Important Notice:

Village Hall remains closed on Saturdays until further notice. 


Many Hoffman Estates restaurants are open! Please click here for a list of restaurants open during COVID-19


In accordance with the state's Restore Illinois Plan, temporary outdoor dining requires Village approval. Please click here for more information.


FSA - Flexible Spending Account Information

Press Enter to show all options, press Tab go to next option




 View the app          Provider website:  Discovery Benefits          List of Eligible Expenses

FSA Employee Guide   Contribution Form     Shop FSA eligible products at:  fsa store

What is a Medical FSA?

A Flexible Spending Account (also known as a flexible spending arrangement) is a special account you put money into that you use to pay for certain out-of-pocket health care costs.

You don’t pay taxes on this money. This means you’ll save an amount equal to the taxes you would have paid on the money you set aside.

Read more about how FSAs work in this IRS publication (PDF).

A few fast facts about FSAs

  • Medical FSAs are limited to $2,700 for 2019 per employer. If you’re married, your spouse can put up to $2,700 in an FSA with his/her employer too.  Dependent Care FSAs are limited to $5,000 per family for 2019.
  • You can use funds in your FSA to pay for certain medical and dental expenses for you, your spouse if you’re married, and your dependents.
    • You can spend FSA funds to pay deductibles and copayments, but not for insurance premiums.
    • You can spend FSA funds on prescription medications, as well as over-the-counter medicines with a doctor's prescription. Reimbursements for insulin are allowed without a prescription.
    • FSAs may also be used to cover costs of medical equipment like crutches, supplies like bandages, and diagnostic devices like blood sugar test kits.
    • See a list of generally permitted medical and dental expenses.

FSA limits, grace periods, and carry-overs

You generally must use the money in an FSA within the plan year. But the Village offers the following option:

  •  you can carry over up to $500 per year of your medical FSA contributions into the next year

It's important to plan carefully and not put more money in your FSA than you think you'll spend within a year on things like copayments, coinsurance, drugs, and other allowed health care costs.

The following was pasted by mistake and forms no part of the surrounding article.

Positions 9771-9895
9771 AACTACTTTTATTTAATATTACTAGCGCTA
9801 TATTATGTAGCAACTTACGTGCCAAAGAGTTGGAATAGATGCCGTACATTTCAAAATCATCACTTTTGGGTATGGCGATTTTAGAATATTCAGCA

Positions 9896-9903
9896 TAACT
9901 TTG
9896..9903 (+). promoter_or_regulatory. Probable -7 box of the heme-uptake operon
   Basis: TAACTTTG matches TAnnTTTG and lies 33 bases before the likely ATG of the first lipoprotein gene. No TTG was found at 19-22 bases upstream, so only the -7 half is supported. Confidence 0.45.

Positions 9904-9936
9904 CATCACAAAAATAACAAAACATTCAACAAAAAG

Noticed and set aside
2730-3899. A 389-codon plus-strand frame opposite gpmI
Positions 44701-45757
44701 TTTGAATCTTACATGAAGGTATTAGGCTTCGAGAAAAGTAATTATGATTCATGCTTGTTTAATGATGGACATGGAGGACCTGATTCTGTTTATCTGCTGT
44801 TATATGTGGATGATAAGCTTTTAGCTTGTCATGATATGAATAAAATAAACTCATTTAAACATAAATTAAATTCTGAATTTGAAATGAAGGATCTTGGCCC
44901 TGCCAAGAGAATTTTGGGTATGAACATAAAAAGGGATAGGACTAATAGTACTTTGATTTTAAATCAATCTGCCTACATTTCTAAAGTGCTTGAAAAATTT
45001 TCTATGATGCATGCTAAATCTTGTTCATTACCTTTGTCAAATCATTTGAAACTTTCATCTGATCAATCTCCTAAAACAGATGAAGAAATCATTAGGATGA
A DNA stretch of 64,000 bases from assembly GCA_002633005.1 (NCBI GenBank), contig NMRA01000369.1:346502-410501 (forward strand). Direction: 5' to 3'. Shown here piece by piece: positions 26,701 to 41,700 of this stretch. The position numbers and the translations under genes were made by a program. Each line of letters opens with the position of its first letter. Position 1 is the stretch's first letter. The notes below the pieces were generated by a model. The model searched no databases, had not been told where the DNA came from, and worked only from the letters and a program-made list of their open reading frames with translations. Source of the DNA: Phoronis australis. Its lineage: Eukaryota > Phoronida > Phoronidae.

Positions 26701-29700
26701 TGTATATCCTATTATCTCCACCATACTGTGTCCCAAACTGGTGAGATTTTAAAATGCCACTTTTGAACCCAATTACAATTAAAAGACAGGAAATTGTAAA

The Savings Power of Dependent Care FSA

A Dependent Care FSA (DCFSA) is a pre-tax benefit account used to pay for eligible dependent care services, such as preschool, summer day camp, before or after school programs, and child or adult daycare. It's a smart, simple way to save money while taking care of your loved ones so that you can continue to work.

Why enroll in a Dependent Care FSA?

  • Save an average of 30 percent on dependent care services
  • Reduce your overall tax burden - funds are withdrawn from your paycheck for deposit into your account before taxes are deducted
  • Take advantage of several convenient, no-hassle payment and reimbursement options

It is important to note that you can access money only after it is placed into your dependent care FSA account. All caregivers must have a tax ID or Social Security number. This information must be included on your federal tax return. If you use the dependent care reimbursement account, the IRS will not allow you to claim a dependent care credit for reimbursed expenses.
Consult your tax advisor to determine whether you should enroll in this plan.
Dependent Care contributions do not roll over into the next benefit year.

How You Save

With a Dependent Care FSA, you use pre-tax dollars to pay qualified out-of-pocket dependent care expenses. The money you contribute to a Dependent Care FSA is not subject to payroll taxes, so you end up paying less in taxes and taking home more of your paycheck.

Dependent Care FSA Eligible Expenses

  • Care for your child who is under age 13
    • Before and after school care
    • Babysitting and nanny expenses
    • Daycare, nursery school, and preschool
    • Summer day camp
  • Care for your spouse or a relative who is physically or mentally incapable of self-care and lives in your home